by Joanna Sarver
February 19, 2019
From a young age, Douglas MacArthur was an achiever with a distinct ability to lead. In his mid–40s, he became the youngest major general in the U.S. Army and later achieved the rare rank of five-star general.
His tactical prowess and bravery during World War I made him a star. After a brief retirement, he was called back to active duty in 1941 as World War II escalated. President Roosevelt appointed him commander of U.S. Army Forces in the Far East, headquartered in the Philippines.
Unable to halt the Japanese invasion and occupation of the Philippines, MacArthur and a small group escaped in the middle of the night, safely arriving in Australia days later. He gave a speech upon arrival and uttered his most famous words, “… I shall return.” He audaciously and boldly proclaimed on the world stage that he would return to the Philippines and liberate its people.
For two and a half years he worked to fulfill his promise, even declining to run for President until he had kept his word. In the fall of 1944, he triumphantly waded ashore on the island of Leyte and, via a radio broadcast, let the Filipino people know, “…I have returned.” General MacArthur accepted Japan’s formal surrender less than a year later, ending the war.
General MacArthur’s astounding promise to the Filipino people has been celebrated and admired for nearly 80 years. The mention of his name among military leadership circles elicits deep respect. Say his name among elderly Filipinos, and you will get nods and smiles all around.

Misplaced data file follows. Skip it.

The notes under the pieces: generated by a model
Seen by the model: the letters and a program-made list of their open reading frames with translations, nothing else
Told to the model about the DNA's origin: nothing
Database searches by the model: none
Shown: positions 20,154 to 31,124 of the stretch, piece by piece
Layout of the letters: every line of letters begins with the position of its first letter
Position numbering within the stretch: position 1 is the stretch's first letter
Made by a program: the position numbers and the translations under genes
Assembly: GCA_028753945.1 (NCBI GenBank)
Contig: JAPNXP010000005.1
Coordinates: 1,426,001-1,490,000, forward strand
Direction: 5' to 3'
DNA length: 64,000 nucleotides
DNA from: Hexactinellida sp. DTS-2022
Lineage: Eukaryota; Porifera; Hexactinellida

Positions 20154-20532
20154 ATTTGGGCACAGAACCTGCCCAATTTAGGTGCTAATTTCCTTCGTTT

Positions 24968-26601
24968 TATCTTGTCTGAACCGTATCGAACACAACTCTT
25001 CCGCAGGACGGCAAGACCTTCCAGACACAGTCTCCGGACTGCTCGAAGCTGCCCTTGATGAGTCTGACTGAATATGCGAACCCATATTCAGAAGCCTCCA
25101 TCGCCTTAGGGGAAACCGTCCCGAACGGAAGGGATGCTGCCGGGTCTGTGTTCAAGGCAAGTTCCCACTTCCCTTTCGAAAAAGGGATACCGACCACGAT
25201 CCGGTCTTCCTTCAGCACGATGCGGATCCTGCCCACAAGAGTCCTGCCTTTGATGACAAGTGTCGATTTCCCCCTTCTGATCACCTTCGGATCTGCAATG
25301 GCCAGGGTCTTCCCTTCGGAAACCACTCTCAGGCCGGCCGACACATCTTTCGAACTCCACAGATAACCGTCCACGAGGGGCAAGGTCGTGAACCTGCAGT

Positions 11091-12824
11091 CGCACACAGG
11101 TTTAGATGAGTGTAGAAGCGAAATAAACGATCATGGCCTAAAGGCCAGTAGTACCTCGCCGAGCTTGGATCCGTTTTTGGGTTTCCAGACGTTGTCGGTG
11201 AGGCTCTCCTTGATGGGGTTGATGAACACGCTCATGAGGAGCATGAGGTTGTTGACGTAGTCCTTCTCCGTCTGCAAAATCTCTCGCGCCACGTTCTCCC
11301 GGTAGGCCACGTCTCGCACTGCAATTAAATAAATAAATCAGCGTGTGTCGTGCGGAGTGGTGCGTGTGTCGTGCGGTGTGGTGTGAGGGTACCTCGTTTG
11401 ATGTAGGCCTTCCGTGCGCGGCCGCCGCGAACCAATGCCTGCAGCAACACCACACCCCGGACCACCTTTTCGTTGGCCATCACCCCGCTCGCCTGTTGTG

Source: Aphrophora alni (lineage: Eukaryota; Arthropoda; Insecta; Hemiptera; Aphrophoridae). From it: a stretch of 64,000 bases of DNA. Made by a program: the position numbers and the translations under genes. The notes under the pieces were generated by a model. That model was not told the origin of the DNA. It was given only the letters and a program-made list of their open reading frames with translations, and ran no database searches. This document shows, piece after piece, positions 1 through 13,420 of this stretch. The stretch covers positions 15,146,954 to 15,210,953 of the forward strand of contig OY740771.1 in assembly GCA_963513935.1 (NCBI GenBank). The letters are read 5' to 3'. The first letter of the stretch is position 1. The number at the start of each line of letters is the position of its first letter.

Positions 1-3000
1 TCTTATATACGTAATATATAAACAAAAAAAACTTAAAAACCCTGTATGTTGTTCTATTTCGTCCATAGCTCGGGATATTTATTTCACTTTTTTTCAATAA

As amazing as this moment in history is, it pales in comparison to the promises God makes to his children. A thousand generals’ promises are like chaff on the threshing floor when compared to the word of the Lord. Consider how truly astonishing it is that God who created the universe makes and keeps promises to us. The Almighty values his children to such a degree that he engages us in daily — as well as eternal — promises.
Thousands of years ago, he promised never to flood the Earth again and set the rainbow as a symbol of that promise. Hundreds of years before Jesus was born, Old Testament prophets proclaimed the promise that he was coming. Christ’s brutal death on the cross fulfilled the promise to give us the way to eternal life with him. He promised his disciples and all future believers the gift of the Holy Spirit and power from on high.
Every single day of a believer’s life is coated in God’s promises. The book of Exodus says the Lord will fight for us. (Exodus 14:14) Deuteronomy affirms the Lord goes before us and continues to be with us. (Deuteronomy 31:8) We will never be alone or forsaken. Isaiah tells us he gives strength to the weary and empowers the weak. (Isaiah 40: 29) He will uphold us. John declares if the Son has set us free then we are free indeed. (John 8:26) Paul writes in Romans of how God will work all things for our good and his glory. (Romans 8:28) God’s love is all-consuming, unwavering and unbreakable. Philippians speaks of God’s promise to meet our needs. (Philippians 4:19) First John tells of his promise to forgive our sins when we confess. (1 John 1:9) The book of James tells us God will generously give his wisdom to believers who ask. (James 1:5) Revelation declares the promise of eternal salvation. (Revelation 3:5)
How should we respond to the treasure of God’s promises? Make them real to ourselves, then live them out. How do we do that? We learn about them by reading God’s word and asking the Father to cultivate in us living examples of what he promised. If you are not certain where to start, examine the verses mentioned above. We will not experience, endure, enjoy or embody anything that is not covered by God’s promises. What a privilege we have in Jesus to be recipients of his promises.
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